The latest issue of Bonafide includes an interview with DOOM. Magazine available in shops now and free Lex T-shirts for the first 20 people who order copies at their website. mini-preview here:
“Hmmm, I’m not sure about that shit.” Cue slightly uncomfortable silence. This wasn’t the start I was hoping for as one of rap and indeed modern music’s most intriguing voices gives my opening gambit short shrift (for the record, I asked him about the reported beef between his old friend and collaborator MC Serch and the Beastie Boys).
I interviewed DOOM as a precursor to his first UK tour late last year, including the much-anticipated London date with Ghostface Killah, as well as the not so small detail of the DOOMSTARKS collaborative album, Swift & Changeable. A release that still seems no closer to a reality several months on and is perhaps better left in a fragmented cyberspace of memory, mystery and the imagination of rap raconteurs.
The only real nugget of insight so far has been the DOOM produced Victory Laps single (although the superior Madvillainz remix saw the first public airing) – steeped in DOOM’s signature lo-fi keyboard loop and dusty drum sound, both he and Ghost spit fire but it feels a little like a warm up, an apéritif – what of the main course? DOOM, evasive for perhaps the only time we speak, hints at the reason: “That’s my brother from another mother. Well, Victory Laps is out, it’s taken a while but it’s coming out. He’s [Ghostface] not easy but he makes it fun, trust me, there’s going to be a lot of story-type shit.”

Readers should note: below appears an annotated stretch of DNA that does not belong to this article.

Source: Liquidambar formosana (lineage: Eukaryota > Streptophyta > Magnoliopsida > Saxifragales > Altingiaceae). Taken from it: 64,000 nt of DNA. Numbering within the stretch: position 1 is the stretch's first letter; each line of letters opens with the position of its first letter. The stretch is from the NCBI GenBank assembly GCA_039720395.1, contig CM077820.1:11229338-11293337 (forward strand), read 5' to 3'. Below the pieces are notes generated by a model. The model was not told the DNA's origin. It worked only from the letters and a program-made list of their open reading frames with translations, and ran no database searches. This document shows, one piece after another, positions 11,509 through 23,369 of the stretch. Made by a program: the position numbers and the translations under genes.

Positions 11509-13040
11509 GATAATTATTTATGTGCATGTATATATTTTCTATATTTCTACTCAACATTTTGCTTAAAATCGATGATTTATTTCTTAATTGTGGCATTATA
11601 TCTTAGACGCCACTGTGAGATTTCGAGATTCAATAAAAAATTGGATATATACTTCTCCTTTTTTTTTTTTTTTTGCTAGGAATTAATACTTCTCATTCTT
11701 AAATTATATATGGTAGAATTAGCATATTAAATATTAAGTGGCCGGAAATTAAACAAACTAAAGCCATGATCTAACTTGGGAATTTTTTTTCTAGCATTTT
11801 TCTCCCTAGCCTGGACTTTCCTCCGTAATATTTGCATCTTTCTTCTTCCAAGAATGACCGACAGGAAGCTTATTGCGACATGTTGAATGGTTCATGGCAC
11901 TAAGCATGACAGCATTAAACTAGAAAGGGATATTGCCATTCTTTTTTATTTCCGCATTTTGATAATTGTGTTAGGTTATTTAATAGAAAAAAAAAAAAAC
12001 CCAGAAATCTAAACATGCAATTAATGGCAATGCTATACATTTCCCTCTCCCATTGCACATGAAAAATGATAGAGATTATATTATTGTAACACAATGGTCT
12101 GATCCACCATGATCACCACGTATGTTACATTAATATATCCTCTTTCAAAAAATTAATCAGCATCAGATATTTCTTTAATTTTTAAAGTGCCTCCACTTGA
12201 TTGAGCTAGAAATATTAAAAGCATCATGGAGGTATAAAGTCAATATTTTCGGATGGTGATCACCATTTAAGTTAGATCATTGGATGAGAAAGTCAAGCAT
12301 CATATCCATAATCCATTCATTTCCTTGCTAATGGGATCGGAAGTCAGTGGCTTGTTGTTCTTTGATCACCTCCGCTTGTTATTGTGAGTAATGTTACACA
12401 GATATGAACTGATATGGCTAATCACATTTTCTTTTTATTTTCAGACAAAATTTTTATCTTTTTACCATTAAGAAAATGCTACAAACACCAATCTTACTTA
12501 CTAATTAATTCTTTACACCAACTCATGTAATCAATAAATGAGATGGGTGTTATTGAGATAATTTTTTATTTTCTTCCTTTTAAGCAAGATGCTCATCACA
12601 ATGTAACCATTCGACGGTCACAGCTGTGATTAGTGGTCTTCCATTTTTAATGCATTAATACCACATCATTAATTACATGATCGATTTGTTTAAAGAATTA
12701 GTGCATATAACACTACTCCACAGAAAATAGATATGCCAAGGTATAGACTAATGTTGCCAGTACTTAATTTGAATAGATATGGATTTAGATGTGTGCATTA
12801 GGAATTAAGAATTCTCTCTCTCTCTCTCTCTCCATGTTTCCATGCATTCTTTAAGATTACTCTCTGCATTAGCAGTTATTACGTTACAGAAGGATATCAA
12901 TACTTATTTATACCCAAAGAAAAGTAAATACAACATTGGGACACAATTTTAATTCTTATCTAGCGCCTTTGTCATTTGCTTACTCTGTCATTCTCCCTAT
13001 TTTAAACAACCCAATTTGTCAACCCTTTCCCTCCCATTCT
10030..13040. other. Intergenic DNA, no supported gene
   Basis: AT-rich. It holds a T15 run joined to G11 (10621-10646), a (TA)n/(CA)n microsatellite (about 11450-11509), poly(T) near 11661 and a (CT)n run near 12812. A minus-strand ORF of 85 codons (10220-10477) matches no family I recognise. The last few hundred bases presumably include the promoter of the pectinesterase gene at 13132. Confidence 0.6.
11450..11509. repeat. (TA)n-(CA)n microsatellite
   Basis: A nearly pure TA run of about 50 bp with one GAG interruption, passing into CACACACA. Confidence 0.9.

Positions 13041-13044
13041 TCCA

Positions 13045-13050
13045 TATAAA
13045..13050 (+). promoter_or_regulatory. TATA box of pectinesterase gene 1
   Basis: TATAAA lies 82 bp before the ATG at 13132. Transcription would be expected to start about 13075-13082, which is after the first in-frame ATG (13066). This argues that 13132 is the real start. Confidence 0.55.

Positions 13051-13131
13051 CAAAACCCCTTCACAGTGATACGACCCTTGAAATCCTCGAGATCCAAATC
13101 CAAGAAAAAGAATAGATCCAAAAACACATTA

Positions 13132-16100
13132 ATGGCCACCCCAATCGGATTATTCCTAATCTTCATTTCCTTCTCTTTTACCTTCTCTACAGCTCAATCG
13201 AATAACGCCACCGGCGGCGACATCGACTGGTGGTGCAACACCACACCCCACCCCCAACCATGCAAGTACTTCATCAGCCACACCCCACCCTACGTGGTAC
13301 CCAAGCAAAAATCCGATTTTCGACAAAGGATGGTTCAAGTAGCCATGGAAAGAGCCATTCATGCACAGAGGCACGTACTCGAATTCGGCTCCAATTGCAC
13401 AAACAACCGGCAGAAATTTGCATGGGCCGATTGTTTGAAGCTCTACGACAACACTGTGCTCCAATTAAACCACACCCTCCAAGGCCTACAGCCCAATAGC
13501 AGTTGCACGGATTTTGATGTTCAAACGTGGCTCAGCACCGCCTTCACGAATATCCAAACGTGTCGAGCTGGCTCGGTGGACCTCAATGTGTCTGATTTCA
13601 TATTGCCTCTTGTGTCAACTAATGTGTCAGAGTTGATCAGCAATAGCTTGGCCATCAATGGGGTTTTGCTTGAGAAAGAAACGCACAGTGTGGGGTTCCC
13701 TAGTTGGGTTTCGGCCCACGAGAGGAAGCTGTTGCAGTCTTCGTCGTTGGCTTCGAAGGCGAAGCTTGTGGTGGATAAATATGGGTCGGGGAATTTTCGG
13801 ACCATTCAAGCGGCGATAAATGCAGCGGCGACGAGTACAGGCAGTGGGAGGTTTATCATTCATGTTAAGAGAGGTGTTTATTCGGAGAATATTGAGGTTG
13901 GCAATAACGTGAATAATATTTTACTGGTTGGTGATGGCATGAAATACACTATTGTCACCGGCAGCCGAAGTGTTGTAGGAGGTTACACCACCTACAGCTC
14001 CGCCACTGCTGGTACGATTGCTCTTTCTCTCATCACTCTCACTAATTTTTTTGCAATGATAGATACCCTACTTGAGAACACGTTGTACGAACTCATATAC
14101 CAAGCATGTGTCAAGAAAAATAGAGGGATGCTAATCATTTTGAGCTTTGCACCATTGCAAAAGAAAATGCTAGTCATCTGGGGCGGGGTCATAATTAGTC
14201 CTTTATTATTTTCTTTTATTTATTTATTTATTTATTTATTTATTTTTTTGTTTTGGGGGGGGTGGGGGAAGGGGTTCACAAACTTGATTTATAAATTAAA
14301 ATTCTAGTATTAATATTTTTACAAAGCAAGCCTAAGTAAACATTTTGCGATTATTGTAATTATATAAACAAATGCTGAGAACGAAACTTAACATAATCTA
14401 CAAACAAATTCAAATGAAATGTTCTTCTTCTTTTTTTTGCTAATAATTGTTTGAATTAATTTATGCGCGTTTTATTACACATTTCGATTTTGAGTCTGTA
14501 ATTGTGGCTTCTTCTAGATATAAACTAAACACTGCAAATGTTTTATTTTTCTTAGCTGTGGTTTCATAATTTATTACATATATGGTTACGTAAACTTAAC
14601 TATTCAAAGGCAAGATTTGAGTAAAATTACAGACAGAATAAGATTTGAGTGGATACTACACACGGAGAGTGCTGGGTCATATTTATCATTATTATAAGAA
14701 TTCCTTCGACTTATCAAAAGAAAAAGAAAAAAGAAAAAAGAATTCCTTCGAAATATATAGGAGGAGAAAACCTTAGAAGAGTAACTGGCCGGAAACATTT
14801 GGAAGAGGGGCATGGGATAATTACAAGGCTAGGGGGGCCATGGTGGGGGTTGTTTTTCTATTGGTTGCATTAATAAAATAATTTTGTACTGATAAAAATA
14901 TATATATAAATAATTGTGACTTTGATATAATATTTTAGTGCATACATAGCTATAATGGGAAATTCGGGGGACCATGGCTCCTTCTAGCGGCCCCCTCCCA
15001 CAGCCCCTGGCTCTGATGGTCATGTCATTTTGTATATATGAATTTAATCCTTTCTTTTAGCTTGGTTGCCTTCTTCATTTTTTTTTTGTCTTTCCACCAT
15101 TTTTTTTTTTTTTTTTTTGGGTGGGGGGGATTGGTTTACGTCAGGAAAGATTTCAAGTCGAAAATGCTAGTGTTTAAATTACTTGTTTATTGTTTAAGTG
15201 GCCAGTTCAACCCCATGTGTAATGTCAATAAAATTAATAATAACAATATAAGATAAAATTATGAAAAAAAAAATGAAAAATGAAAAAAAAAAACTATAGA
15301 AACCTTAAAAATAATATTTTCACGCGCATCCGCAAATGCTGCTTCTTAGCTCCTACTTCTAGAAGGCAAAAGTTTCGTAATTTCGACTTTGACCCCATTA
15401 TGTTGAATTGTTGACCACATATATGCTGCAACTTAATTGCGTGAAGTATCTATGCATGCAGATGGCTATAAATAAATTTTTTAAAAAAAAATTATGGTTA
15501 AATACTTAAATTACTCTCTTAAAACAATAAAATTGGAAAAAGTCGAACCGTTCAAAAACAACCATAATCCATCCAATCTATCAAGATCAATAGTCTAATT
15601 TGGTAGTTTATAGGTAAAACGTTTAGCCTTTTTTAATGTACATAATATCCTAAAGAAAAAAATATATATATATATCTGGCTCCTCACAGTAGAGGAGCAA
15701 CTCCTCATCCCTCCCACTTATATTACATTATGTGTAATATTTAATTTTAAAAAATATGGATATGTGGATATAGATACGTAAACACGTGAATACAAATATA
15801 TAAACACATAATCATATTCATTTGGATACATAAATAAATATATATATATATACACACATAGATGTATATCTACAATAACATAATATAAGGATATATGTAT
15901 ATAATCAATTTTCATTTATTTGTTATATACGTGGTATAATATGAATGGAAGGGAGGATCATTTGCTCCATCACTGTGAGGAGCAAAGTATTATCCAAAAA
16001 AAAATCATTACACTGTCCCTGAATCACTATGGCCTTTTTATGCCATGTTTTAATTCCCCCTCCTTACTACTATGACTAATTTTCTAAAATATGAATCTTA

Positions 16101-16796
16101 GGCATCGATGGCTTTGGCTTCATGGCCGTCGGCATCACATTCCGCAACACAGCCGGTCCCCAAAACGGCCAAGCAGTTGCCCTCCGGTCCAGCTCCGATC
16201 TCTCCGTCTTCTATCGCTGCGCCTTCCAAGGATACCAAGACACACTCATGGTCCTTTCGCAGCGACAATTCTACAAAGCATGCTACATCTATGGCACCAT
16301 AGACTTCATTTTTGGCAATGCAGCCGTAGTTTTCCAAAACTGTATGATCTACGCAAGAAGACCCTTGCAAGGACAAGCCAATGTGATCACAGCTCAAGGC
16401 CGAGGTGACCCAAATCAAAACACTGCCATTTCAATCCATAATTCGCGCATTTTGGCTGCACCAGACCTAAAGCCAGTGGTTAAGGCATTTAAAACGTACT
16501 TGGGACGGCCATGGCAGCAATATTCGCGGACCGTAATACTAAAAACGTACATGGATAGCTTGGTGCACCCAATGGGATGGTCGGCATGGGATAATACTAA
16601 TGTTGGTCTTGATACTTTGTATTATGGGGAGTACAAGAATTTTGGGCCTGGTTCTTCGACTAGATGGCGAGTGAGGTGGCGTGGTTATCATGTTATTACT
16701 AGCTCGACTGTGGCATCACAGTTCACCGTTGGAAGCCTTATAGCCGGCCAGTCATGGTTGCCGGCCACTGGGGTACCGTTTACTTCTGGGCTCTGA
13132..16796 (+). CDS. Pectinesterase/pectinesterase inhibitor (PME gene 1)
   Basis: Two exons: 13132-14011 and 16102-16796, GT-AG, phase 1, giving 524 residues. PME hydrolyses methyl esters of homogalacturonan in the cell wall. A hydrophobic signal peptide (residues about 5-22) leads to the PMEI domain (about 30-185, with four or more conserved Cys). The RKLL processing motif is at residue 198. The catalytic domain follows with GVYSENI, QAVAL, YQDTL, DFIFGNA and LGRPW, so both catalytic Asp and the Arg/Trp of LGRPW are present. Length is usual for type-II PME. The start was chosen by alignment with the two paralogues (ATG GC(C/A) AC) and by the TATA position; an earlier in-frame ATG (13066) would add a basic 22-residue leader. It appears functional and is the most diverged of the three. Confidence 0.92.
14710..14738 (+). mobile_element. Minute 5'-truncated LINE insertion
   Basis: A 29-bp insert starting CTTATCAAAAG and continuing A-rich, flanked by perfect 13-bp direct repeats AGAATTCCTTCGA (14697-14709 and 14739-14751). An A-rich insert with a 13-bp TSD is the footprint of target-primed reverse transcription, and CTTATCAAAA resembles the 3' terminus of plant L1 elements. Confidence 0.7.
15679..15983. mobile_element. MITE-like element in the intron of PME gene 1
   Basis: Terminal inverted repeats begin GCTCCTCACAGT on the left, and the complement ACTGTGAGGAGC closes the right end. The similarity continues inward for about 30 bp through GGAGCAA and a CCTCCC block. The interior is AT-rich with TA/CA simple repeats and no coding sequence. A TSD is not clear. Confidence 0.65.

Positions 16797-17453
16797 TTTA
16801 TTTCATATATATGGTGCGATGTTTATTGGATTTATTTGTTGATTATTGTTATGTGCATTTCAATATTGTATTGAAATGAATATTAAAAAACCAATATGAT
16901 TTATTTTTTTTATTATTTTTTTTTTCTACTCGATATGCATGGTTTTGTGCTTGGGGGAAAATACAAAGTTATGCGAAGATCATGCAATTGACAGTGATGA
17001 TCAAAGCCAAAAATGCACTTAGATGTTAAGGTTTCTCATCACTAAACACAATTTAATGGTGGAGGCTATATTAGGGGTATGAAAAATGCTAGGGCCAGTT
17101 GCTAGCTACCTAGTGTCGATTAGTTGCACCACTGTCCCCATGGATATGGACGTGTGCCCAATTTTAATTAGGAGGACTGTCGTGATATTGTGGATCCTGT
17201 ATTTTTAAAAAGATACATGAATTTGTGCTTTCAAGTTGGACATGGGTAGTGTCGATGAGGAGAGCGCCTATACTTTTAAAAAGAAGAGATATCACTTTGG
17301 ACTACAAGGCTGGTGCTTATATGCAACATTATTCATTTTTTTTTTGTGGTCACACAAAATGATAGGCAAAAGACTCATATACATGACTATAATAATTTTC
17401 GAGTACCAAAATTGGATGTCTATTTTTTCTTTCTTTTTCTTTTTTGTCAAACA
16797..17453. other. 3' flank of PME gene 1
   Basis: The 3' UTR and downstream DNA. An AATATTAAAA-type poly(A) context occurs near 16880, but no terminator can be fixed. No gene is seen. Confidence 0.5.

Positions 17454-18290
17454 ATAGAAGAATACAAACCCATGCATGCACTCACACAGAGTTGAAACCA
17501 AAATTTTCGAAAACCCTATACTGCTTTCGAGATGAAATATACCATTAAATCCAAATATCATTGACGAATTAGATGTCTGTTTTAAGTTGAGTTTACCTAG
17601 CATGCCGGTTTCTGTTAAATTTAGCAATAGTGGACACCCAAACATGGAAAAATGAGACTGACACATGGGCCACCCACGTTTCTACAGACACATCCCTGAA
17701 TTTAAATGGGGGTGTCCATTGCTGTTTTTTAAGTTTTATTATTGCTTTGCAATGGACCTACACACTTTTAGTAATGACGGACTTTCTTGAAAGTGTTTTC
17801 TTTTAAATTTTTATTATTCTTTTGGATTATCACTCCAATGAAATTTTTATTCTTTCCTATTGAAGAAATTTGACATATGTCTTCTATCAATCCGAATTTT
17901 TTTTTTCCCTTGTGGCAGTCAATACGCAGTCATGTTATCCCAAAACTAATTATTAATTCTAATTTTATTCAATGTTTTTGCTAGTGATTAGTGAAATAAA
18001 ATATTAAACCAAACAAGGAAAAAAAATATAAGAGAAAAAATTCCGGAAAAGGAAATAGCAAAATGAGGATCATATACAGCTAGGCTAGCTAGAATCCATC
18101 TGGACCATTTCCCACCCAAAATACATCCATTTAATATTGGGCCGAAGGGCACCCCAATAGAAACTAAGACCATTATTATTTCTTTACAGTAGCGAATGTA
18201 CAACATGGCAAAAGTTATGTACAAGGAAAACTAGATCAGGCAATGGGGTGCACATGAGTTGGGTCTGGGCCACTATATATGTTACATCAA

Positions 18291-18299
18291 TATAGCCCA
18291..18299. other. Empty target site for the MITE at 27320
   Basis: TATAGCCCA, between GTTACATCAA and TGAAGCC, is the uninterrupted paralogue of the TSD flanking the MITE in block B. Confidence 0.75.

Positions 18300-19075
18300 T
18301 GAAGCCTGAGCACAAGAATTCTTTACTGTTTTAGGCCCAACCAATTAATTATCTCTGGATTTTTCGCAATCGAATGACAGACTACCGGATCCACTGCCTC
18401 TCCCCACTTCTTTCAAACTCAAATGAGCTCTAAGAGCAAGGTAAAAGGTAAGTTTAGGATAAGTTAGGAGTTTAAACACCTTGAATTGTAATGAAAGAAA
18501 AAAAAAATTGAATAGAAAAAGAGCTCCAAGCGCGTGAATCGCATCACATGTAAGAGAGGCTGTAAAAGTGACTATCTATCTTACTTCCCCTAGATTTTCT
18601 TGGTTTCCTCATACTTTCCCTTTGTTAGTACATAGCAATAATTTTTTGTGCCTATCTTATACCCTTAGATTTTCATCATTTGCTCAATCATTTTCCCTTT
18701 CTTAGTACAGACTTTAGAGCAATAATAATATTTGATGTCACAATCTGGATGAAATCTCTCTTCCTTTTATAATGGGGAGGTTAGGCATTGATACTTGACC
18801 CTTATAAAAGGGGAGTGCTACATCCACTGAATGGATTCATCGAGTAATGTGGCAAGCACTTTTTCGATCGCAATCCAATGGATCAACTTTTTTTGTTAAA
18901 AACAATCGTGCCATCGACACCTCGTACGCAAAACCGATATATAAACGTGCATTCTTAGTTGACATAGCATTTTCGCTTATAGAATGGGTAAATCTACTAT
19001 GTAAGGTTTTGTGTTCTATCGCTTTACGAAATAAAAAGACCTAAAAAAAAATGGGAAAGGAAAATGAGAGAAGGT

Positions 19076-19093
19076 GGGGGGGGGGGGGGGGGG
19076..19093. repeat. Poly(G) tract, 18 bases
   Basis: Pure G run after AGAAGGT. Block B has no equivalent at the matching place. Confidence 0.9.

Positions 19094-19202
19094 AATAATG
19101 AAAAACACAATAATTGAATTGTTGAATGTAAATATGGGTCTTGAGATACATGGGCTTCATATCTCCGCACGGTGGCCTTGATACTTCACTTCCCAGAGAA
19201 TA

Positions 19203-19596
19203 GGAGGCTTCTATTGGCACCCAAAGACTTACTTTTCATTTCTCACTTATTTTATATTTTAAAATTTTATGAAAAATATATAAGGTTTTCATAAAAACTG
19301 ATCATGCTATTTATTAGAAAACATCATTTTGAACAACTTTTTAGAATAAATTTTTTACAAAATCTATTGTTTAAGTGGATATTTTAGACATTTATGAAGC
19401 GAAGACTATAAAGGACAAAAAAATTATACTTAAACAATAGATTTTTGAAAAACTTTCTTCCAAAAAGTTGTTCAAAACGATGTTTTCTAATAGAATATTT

Despite almost twenty years of recorded output, DOOM’s music seems to inspire and influence more artists in hip-hop and beyond now than it ever has. Why is this? Perhaps the answer is in the question, DOOM, or Daniel Dumile as is written on his British passport, is a man of some experience and over the past decade has gone about cultivating a musical alter-ego like no other. This isn’t in a controlling ‘I’ve spent a million dollars on this video’ but rather from making mainly only the right decisions. From his collaborative efforts, which are often as surprising as they are interesting, to knowing when to introduce a new rap guise (possibly only Kool Keith can claim to have more aliases) and holding back enough to perpetuate the enigma, ‘DOOM is not on Twitter’ states the verified account for those who bother looking…